I was sure I heard the shorter man mutter derisively under his breath, but I ignored him pointedly, returning my gaze to Mr Cole. “Is it possible one of your competitors lured him away?”
Cole nodded mournfully. “It is possible. Competition for military contracts is fierce. If one of the other defence firms got wind of the project, they may have contacted Cross and made him an offer.”
“Could one of your employees have leaked information to one of your competitors?”
“Mrs Darby, our employees couldn’t have done this,” Thorne told me coolly. “We trust them implicitly. If anyone leaked information, it was Cross. Or that upstart Ramsey.”
“Perhaps. Or perhaps something more sinister is afoot. Do you have any reason to believe the doctor was kidnapped?”
“Kidnapped?” Thorne exclaimed. “This is a business, Mrs Darby, and real life, not a work of fiction. That is simply preposterous.”
“Mr Thorne, please control yourself,” Cole cautioned, but he too appeared unconvinced. “Mrs Darby, industrial espionage of this magnitude is unheard of. I find it far more likely to believe the doctor left of his own accord and entered into the service of one of our competitors.”
I nodded. It was clearly not the time to speculate on the possible reasons for the doctor’s and his assistant’s disappearance. However, one of the best known verities is that the gut, in which I now felt a distinctive sensation liken to gnawing, is the part of the body most sensitive to unconfirmed certainties. As a woman of action and resolve as opposed to science and supposition, I was not usually given to such far-fetched notions, but as an adventurer, I have come to regard them as noteworthy if unreliable. I was confident the truth of the matter would come to light soon enough.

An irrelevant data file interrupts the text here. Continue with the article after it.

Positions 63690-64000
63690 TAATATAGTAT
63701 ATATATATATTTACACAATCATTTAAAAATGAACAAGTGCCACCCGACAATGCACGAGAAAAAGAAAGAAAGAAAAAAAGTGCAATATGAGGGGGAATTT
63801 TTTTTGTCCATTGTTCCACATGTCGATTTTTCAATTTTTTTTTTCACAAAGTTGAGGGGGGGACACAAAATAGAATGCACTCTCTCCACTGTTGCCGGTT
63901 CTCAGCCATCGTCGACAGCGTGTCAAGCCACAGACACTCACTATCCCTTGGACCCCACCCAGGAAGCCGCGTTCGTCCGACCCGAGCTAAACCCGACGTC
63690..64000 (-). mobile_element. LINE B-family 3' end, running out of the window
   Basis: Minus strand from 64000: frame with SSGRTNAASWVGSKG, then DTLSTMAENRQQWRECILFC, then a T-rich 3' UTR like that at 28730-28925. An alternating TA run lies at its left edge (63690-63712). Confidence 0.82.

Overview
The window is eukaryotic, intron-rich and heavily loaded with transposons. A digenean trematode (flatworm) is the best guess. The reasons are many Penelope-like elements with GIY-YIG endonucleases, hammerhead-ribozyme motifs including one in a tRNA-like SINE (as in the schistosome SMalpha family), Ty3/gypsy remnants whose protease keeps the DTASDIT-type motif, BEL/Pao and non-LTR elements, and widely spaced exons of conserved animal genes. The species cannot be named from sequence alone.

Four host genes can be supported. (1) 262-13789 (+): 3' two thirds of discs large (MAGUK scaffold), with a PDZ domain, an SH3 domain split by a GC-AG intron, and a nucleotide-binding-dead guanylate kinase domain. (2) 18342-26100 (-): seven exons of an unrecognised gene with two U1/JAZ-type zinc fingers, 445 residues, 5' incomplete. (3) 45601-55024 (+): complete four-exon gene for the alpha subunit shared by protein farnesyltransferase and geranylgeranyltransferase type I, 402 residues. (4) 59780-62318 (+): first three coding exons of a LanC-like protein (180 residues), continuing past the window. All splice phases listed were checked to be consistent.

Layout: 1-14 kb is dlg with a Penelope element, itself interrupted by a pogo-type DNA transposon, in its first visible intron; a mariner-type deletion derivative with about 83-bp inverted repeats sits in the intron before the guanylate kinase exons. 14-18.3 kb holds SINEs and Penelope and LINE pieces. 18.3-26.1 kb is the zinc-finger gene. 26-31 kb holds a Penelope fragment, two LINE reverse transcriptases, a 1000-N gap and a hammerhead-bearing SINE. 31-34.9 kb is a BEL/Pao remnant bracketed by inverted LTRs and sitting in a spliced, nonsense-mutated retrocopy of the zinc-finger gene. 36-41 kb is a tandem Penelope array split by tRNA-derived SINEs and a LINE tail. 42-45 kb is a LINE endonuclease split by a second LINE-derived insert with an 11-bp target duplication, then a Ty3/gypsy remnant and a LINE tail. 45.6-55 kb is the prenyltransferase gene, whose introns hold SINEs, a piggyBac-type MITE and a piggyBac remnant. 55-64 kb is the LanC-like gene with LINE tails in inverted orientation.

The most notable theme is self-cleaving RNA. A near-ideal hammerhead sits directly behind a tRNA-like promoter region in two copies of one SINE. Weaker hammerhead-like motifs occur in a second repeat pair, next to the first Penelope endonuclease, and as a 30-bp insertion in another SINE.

“As you like, Mr Cole. Am I to understand my charge is to locate the missing doctor and his assistant?”
“In a manner of speaking.” Mr Cole was looking uneasy again, and I had the distinct impression he was a man quite comfortable being ruthless and quite uncomfortable with anyone knowing about it. “Our concern is the apparatus, Mrs Darby. You must understand our position; we have been given the prodigious task of providing our military with a revolutionary defensive strategy. It would be catastrophic should she then learn that we have allowed the apparatus to disappear right from under our noses.”
“Ah, yes,” I replied, amusement in my tone. “It becomes apparent why you have contacted me. You wish me to locate the apparatus and bring it back here to you before anyone finds out you ever misplaced it.”
“Just so. With the utmost secrecy and alacrity.”
“Naturally. I can do this for you, Mr Cole.” I seized a parchment and quill from his desk, penning my required compensation with a flourish and sliding it across the table to him. “This is in addition to any expenses that I may accrue in the course of the charge. Are these terms acceptable to you?”
Mr Cole peered at the parchment, and I saw his lips tighten slightly. “Is this your usual fee, Mrs Darby?”
“Dependent upon the nature of the commission, sir. As this is a case of the utmost urgency and security, a supplemental fee has been applied. In addition, should I be found to be providing this service to you under the very nose of our esteemed military, there is likely to be a penalty for aiding and abetting a conspiracy to keep your potentially disastrous situation under wraps. You understand my position I am sure, Mr Cole?”
He considered a moment, his eyes darting from me to my proposal as if measuring my merit against the likelihood of my violating our confidentiality agreement and alerting the authorities should he fail to accept my terms. I endured his scrutiny patiently, meeting his gaze with a bland expression. Mr Thorne strained to read the parchment, but Cole twitched it away from him, ignoring any protest he may have made. I had the most emphatic impression that Thorne was dying to leap to his feet, red-faced, and exclaim, ‘That’s outlandish, sir!’ Or, at least, I imagined it was something he might be likely to do, and I had to take a deep, steadying breath to suppress a snigger.